FNI research professors Jørgen Wettestad and Lars H. Gulbrandsen were recently the guest editors of a Politics and Governance special issue on carbon markets.
The latest issue of the scholarly journal Politics and Governance (P&G), now in its 10th year, is devoted to carbon pricing. The guest editors are two research professors at the FNI, Jørgen Wettestad and Lars H. Gulbrandsen. They contacted a group of FNI researchers which whom they had written a book volume a few years earlier, and invited them and other scholars to produce new studies and articles on emissions trading for this thematic issue of P&G.
‘At FNI we have world-leading experts on carbon pricing markets around the globe’, explains research professor and guest editor Lars H. Gulbrandsen, and notes the FNI articles on China, New Zealand and the EU.
China experts Iselin Stensdal and Gørild Heggelund at FNI have written on emissions trading in China, together with Maosheng Duan. ‘China recently launched its own, national emissions trading market, preceeding markets, such as the EU’s’, explains Stensdal. ‘The Chinese have an experimental attitude, and seek to learn from others.’
Tor Håkon Jackson Inderberg at FNI has written on New Zealand’s emission trading scheme together with Ian Bailey. Further, P&G guest editors Gulbrandsen and Wettestad have examined the process involved in including shipping in the EU Emissions Trading System (EU ETS). In addition, there is a new article on US emissions trading schemes.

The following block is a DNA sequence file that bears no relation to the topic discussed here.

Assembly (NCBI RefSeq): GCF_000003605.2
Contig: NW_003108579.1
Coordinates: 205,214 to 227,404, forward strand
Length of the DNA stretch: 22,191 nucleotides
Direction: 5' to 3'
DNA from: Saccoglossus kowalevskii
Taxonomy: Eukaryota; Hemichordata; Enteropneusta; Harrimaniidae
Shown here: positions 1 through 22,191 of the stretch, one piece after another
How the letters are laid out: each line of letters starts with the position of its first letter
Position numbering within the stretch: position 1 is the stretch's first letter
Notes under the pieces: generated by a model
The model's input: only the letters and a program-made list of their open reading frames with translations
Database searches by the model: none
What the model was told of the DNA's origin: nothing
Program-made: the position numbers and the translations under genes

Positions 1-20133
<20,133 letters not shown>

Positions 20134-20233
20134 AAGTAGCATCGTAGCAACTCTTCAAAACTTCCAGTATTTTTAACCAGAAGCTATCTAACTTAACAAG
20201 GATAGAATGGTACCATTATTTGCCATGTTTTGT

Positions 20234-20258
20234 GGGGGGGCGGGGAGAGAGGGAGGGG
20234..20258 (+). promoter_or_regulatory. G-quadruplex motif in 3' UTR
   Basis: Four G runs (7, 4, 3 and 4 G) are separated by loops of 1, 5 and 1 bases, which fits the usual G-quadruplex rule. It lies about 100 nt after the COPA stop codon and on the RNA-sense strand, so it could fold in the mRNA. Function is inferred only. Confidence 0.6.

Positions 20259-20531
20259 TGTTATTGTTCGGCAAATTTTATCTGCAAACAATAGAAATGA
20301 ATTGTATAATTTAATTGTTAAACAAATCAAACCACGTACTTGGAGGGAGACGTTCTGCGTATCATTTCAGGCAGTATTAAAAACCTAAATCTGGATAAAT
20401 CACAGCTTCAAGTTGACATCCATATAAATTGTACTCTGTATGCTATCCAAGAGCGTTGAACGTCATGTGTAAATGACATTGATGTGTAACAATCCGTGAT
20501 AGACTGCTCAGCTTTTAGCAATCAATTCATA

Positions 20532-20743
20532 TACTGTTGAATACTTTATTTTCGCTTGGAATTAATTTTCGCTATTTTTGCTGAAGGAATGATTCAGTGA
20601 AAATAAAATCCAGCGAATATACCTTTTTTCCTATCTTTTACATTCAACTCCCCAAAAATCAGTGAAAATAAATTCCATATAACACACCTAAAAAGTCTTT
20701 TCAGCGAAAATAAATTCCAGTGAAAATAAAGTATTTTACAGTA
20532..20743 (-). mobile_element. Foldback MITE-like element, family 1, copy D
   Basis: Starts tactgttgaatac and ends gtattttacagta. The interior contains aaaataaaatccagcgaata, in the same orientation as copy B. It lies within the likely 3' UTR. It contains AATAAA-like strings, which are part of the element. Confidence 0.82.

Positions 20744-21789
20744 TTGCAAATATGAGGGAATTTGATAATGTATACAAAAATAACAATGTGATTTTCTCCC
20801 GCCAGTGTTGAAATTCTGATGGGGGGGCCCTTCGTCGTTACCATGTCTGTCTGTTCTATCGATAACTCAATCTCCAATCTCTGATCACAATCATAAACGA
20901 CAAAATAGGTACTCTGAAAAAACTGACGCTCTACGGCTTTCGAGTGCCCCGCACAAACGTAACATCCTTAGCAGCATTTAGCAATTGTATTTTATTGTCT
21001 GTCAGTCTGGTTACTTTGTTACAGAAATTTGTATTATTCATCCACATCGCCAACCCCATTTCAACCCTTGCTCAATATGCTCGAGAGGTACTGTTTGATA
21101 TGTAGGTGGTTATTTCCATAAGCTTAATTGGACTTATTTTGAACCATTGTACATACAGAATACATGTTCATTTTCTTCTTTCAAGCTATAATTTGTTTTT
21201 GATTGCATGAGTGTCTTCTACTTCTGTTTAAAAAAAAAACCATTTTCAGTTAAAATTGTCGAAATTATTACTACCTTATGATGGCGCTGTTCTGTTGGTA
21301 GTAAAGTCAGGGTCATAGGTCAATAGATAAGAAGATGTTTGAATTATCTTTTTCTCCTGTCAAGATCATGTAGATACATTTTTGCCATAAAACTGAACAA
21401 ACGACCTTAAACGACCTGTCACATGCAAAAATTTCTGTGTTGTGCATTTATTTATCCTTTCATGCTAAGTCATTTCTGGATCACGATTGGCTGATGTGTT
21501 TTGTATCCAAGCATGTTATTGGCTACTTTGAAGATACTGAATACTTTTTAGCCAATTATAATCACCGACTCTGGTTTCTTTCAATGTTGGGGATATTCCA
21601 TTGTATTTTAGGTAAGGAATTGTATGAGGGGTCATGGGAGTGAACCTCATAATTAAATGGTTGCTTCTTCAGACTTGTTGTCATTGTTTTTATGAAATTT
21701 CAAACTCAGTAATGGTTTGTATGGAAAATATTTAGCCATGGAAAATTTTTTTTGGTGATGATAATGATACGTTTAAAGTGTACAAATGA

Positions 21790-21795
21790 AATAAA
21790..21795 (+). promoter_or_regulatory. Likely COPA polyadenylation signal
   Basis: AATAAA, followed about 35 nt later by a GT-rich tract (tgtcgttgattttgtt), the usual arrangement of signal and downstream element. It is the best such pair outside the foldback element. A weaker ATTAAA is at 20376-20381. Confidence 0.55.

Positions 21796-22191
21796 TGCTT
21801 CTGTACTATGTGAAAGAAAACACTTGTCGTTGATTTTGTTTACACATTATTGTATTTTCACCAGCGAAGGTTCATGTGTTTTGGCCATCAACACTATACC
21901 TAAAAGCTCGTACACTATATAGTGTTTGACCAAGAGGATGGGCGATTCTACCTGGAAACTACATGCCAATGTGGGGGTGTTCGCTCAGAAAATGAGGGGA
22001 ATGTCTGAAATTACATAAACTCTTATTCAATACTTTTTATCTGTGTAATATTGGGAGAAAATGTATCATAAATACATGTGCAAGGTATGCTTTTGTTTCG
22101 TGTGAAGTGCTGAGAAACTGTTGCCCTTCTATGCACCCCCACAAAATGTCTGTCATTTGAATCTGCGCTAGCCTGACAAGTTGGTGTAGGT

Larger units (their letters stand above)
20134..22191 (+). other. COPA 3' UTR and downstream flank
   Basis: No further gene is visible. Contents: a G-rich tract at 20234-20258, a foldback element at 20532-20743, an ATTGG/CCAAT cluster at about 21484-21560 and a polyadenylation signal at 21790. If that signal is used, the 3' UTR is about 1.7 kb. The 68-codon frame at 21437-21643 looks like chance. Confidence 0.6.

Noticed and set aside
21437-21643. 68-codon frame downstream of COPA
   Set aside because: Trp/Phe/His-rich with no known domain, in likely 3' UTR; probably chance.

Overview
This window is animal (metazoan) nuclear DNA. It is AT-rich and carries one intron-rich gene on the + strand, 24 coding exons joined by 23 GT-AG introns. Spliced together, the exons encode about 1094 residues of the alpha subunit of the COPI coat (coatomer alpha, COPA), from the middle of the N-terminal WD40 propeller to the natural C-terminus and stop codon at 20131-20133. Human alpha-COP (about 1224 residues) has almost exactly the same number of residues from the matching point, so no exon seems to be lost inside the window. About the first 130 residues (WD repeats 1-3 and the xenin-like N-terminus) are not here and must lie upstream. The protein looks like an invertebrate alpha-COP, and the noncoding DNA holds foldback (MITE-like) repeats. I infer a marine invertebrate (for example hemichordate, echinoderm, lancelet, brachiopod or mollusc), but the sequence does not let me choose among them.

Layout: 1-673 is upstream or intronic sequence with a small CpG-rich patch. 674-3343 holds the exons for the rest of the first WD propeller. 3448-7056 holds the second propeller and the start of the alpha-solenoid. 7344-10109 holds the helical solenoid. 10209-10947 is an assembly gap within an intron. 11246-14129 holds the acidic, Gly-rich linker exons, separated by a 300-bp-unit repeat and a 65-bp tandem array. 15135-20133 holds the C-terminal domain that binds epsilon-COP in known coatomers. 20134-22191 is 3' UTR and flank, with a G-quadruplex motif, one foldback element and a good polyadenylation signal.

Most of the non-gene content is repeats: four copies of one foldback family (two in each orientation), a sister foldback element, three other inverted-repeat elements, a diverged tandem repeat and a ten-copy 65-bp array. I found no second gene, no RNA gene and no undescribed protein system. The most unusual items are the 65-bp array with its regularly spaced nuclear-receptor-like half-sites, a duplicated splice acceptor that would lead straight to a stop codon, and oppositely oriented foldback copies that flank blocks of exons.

Further, the Paris Agreement is the focus of the contribution by Axel Michaelowa and colleagues at Perspectives Climate Research, Germany. Here, they explore the flexible mechanisms in the Paris Agreement.
Carbon markets around the world
Emissions trading systems are operating and developing in many regions and countries. Doubts have been raised about their effectiveness, and carbon prices have been low for many years now. However, the global picture has many nuances, and carbon markets are indeed spreading around the world.
The main message from the contributors to this thematic issue of P&G is that, despite uncertainties as to future developments, carbon markets seem set to continue to evolve and expand to new regions and nations, as well as sub-national levels such as US states like California, and even cities, such as Tokyo.
‘Many countries and regions are adopting this climate-policy tool. It is no longer seen as an ineffective carbon pricing mechanism’, Gulbrandsen explains. ‘Now, it is increasingly recognized as one of the most important climate policy tools in many jurisdictions.’ Moreover, systems in different countries seem to be learning from one another – not only concerning what to do, but also what not to do. ‘China, for instance, is clearly inspired by the EU ETS, but also seems to be learning by experimenting with emissions trading at home’, Wettestad concludes.